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Behaviors At Home

The Defier

Action: Why is my child behaving this way, what unmet needs does he or she have, and what specific things can I do to help him or her behave better?

Primary Causes of Misbehavior

Revenge
This child wants to be disliked. Failure has made him or her give up trying to get attention in an acceptable way.

Primary Needs Being Revealed

Gender/Identity
This person's interactions with people are very negative.

Escape from Pain
This child is feeling a lot of pain and his or her behavior demonstrates this pain.

Secondary Needs Being Revealed

Aggression
This person is using assertion as a means of survival. This assertion must be directed toward a more positive involvement.

Achievement
Personal responsibility is a form of achievement for this child.

Power
A form of power must be offered to this child.

Status
Everything must be done to demonstrate the worth of this child. This does not mean you accept his or her behavior, but you do accept the person.

Autonomy
The child needs many ways to be in control of his or her life other than defiance.

Actions to Take
  • Regardless of the situation, never get into a "yes you will" contest with this child. Silence is a better response.

  • Whatever you do, don't lose your dignity, and never, never raise your voice or argue with the child.

  • Use the "Third-Person" technique. Remember, you are the outlet, not the cause, for this child's defiance—unless you are shouting, arguing, or attempting to handle him or her with sarcasm. Therefore, don't take the defiance personally. Rather, say, "John, what's the matter? That doesn't sound like you," or "What's making you so upset?" By using this approach, even if it doesn't reflect your feelings, you place yourself in the position of a third person who can help rather than affront, and you can maintain both your dignity and your position of authority. In addition, you emphatically convey to other children that the defier is the problem, not you. If you don't use this approach, especially in front of other children, you may feel forced into saying or doing something that will only aggravate the situation.

  • If a child says, "I won't do it," or "You can't make me," don't let the child make you believe his or her defiance is directed toward you. Again, become a third-party participant by saying in a questioning or even bewildered way, "What's the matter?" or "That's not like you." This reaction may not agree with your feelings, but it will produce the best results. Follow this response with "What happened to make you so upset?" or "Is there anything I can do to help you?" If the child replies, "Yes, get off my back," don't lose your composure. Rather, continue using the third-person stance and the problem has a chance for a solution rather than a guarantee of an unfortunate scene.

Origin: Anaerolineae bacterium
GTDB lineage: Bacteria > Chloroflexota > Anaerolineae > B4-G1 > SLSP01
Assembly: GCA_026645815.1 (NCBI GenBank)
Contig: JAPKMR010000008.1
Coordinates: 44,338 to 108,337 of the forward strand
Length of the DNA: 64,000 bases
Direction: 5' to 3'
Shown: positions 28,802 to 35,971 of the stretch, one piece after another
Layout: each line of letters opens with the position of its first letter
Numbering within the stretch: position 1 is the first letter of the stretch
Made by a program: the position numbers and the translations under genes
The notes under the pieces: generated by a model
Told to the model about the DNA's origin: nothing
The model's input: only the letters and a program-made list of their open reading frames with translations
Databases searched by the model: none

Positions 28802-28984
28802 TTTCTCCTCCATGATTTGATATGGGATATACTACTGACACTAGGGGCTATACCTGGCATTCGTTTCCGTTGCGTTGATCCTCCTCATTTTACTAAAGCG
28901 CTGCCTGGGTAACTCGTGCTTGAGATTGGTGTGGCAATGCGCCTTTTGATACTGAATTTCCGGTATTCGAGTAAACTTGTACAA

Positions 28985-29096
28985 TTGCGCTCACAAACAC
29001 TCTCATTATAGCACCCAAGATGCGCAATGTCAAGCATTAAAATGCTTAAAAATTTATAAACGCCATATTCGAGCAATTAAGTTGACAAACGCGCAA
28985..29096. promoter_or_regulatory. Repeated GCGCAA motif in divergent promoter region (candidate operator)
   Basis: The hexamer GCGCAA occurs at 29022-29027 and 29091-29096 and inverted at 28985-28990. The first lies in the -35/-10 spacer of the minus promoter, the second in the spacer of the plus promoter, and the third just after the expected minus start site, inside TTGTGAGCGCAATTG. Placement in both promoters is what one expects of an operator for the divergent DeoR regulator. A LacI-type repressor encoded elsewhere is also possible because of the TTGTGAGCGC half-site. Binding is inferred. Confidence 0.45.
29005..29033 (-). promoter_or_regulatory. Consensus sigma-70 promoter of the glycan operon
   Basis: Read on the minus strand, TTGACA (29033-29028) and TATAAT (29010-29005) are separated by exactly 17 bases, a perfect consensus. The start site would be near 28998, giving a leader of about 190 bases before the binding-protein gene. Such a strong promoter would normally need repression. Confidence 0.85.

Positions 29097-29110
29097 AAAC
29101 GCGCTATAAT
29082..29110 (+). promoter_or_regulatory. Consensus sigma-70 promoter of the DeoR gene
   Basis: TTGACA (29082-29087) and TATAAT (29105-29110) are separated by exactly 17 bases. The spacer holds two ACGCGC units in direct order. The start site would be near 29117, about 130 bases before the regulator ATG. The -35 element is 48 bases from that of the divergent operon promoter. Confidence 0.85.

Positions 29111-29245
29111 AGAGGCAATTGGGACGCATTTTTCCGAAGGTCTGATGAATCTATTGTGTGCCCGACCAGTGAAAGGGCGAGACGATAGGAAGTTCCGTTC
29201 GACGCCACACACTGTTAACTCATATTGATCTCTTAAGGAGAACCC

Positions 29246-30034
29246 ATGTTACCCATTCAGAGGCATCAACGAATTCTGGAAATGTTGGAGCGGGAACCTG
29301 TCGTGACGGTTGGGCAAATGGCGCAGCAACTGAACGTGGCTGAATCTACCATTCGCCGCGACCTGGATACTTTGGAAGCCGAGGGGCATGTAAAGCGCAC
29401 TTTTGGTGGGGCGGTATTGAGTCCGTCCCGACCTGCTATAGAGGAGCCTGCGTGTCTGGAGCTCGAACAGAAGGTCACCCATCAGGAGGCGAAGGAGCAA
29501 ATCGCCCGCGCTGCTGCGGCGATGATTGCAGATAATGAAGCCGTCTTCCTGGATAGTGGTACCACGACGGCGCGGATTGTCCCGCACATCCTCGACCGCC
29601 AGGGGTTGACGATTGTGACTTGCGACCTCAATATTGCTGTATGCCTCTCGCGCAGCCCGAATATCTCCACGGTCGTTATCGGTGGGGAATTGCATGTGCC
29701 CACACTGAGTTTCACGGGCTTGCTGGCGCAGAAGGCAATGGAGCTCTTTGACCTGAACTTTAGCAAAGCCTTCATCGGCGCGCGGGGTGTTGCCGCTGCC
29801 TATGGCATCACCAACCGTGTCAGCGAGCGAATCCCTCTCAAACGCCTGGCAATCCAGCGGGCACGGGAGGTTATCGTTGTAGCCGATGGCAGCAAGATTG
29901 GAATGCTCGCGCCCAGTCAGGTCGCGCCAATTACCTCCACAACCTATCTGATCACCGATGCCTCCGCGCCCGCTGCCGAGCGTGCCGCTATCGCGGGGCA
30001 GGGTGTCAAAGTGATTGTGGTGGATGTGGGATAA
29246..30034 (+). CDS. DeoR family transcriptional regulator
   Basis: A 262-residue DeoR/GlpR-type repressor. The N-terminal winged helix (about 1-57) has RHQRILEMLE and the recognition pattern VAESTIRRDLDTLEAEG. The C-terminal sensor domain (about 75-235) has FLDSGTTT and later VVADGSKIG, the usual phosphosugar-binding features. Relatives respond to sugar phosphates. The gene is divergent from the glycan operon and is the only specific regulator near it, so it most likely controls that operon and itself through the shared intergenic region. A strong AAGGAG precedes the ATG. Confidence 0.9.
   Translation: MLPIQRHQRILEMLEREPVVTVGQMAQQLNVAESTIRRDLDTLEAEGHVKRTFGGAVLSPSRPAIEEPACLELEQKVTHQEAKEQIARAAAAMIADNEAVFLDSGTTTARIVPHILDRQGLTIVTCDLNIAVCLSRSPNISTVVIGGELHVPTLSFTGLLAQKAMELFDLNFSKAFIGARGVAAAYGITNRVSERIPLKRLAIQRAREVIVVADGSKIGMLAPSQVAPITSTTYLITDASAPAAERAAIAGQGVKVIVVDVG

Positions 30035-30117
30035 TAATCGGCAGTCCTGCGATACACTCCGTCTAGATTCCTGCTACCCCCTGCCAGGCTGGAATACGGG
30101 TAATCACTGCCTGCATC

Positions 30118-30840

• The "Delayed Parent Reaction" also works well. For example, if a child says, "I won't do it," do not say anything for a moment. Rather, look at him or her in surprise and say, "I don't think I heard you." This response gives the child a chance to retract the statement—to change unacceptable behavior into an apology without a reprimand. If your situation with the defier has already deteriorated to the point that you could not use this approach in front of other children, then do it privately. This problem can never be handled past this point publicly. Sometimes, you can only try to quiet the child by saying, "Let's not talk about it here. Let's visit later when you can tell me everything that's on your mind."

  • Speak to this child one-on-one in a quiet, private, neutral place.

  • Be caring, but honest. Tell your child exactly what it is that is causing problems as far as you are concerned. Be sure you listen to him or her as well. In the process, insist upon one rule—that you both be respectful.

  • Avoid power struggles with this child. They will get you nowhere.

  • Try to convince the child that he or she must produce in order to survive in a meaningful way.

  • Give this child some responsibilities.

  • Look for various group activities so the child can have experiences with peers.

  • Always listen to this child. Let him or her talk. Don't interrupt until he or she finishes.

  • Ask if time alone would help, but don't force it on the child prior to talking about it. Such "surprises" will only make him or her more defiant.

  • Make the child a part of any plan to change behavior. If you don't, you'll become the enemy.

  • Above all, reach an agreement with the child on how you will treat each other.

  • Be very specific in telling the child what behavior is unacceptable.

List of Behaviors

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Please Note
We are labeling behaviors, not children! For the sake of convenience, we will describe behaviors with terms such as The Whiner or The Interrupter.

Never use such labels when talking to—or about—children! Doing so could cause many new problems and seriously damage the teacher-student or parent-child relationship.